CENIC Recognizes CSU San Bernardino’s HPC Program for Improving CSU Access to National Research Platform Resources

March 1, 2024

LA MIRADA, Calif. and SAN FRANCISCO, March 1, 2024 — The High Performance Computing Program (HPCP) at CSU San Bernardino has been selected to receive the CENIC 2024 Innovations in Networking Award for Research Applications in recognition of its work supporting faculty who wish to avail themselves of all the National Research Platform (NRP) has to offer.

The CENIC Innovations in Networking Awards recognize exemplary people, projects, and organizations that leverage high-bandwidth networking.

“I am delighted to extend my heartfelt congratulations to the High Performance Computing Program,” said Louis Fox, CENIC’s Chief Executive Officer. “The dedication and efforts of all the honorees in advancing high-performance computing and research capabilities are truly inspiring.”

The NRP is a partnership of more than 50 institutions nationwide, led by researchers and cyberinfrastructure professionals at UC San Diego and is a national open-access, scalable cyberinfrastructure for research and education grown through the in-kind contributions of its user community. Thanks to the NRP, researchers and educators across California, the United States, and the world are able to store, transfer, and access vast amounts of information regardless of geographical distance.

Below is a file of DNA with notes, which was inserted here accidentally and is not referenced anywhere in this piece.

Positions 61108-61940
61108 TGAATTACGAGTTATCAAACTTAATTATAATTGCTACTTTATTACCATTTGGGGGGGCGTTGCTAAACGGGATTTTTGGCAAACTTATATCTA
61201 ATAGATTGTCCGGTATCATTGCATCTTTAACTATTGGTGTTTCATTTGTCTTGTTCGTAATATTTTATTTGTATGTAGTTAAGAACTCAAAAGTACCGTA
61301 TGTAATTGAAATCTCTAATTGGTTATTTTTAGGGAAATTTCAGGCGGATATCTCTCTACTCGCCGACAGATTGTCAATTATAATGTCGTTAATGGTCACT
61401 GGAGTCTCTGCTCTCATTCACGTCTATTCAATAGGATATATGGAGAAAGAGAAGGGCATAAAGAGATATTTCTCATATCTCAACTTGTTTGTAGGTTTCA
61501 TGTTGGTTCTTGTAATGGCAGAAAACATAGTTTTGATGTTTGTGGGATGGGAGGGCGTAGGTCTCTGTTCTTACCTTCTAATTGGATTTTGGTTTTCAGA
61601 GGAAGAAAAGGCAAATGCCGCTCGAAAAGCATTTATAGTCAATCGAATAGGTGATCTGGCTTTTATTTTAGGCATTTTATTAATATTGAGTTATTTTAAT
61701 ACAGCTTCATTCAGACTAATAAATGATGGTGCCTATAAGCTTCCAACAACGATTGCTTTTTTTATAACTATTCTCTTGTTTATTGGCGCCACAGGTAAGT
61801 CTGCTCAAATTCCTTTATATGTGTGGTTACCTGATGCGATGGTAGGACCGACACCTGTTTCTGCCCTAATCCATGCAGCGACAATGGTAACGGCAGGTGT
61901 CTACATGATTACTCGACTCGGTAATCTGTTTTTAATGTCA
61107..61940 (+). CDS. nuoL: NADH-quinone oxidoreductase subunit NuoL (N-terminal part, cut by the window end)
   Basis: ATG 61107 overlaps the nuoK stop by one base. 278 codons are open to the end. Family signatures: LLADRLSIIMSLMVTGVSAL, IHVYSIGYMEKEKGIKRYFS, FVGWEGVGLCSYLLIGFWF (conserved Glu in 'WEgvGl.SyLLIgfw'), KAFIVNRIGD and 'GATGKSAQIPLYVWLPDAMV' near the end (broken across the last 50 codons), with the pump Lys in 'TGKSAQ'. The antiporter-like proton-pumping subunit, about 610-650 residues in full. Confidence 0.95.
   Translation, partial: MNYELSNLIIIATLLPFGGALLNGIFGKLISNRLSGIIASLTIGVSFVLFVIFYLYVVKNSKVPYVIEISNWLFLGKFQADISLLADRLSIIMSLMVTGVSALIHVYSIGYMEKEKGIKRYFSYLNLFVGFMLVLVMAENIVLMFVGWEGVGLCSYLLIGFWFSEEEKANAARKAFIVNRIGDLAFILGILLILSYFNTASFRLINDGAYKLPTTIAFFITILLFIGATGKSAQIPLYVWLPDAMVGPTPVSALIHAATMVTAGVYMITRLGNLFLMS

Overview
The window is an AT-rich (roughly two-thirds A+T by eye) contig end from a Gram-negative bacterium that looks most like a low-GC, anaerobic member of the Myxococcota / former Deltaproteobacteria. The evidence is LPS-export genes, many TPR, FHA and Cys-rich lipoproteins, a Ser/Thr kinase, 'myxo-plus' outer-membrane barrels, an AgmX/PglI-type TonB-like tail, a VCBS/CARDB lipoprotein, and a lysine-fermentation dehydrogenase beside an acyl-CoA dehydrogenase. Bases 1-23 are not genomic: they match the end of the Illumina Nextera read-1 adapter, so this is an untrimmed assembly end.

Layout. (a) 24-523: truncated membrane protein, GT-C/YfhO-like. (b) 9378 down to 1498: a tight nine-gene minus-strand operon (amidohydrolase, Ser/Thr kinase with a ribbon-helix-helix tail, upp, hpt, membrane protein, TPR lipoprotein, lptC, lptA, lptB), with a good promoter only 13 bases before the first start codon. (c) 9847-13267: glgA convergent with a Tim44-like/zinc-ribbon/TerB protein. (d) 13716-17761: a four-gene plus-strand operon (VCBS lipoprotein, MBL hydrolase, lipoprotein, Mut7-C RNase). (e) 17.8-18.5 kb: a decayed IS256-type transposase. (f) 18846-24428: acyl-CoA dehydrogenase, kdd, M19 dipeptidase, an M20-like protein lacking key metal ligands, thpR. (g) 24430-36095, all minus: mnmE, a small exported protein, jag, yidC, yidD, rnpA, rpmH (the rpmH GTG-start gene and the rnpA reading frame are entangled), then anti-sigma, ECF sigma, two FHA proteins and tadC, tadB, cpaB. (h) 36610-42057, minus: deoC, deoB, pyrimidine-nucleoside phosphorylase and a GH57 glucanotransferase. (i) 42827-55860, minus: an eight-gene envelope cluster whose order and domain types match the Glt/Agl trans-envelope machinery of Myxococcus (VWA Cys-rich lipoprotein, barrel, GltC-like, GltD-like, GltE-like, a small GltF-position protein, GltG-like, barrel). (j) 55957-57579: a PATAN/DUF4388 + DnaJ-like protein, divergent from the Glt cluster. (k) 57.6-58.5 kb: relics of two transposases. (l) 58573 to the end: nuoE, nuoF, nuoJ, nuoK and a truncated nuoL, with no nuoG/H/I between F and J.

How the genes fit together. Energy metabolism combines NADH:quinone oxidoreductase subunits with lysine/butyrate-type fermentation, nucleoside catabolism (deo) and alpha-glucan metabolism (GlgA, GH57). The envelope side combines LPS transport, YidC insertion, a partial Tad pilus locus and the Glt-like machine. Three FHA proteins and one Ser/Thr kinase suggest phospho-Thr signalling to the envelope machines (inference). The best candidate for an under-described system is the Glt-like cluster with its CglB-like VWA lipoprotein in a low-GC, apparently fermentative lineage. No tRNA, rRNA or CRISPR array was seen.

Supporting a Broad Range of Big-Data Disciplines

While many of the most active heavy users are located at large research universities, the role of the High Performance Computing Program (HPCP) at CSU San Bernardino is particularly noteworthy in the rapid adoption and use of these resources at the California State University system. The HPCP and the collaborative work with the NRP that led to it is headed by Samuel Sudhakar, Chief Financial Officer and Vice President, Finance, Technology and Operations; Youngsu Kim, Professor of Mathematics and High-Performance Computing Faculty Fellow; and Dung Vu, Lead High-Performance Computing Analyst at CSU San Bernardino.

Sudhakar stated, “The High Performance Computing Program at CSUSB supported by the National Research Platform and CENIC has opened up tremendous opportunities for faculty-led innovation and research at our University. We are grateful for the collaboration we have with NRP and CENIC and the funding from NSF to grow and expand the HPC resources we provide our faculty.”

Sudhakar, Kim, Vu, and their team’s work has been pivotal in supporting faculty in their research endeavors and providing them with the tools and resources to access and manipulate vast amounts of data – crucial not only for researchers and educators across California and the US but also for international collaborations.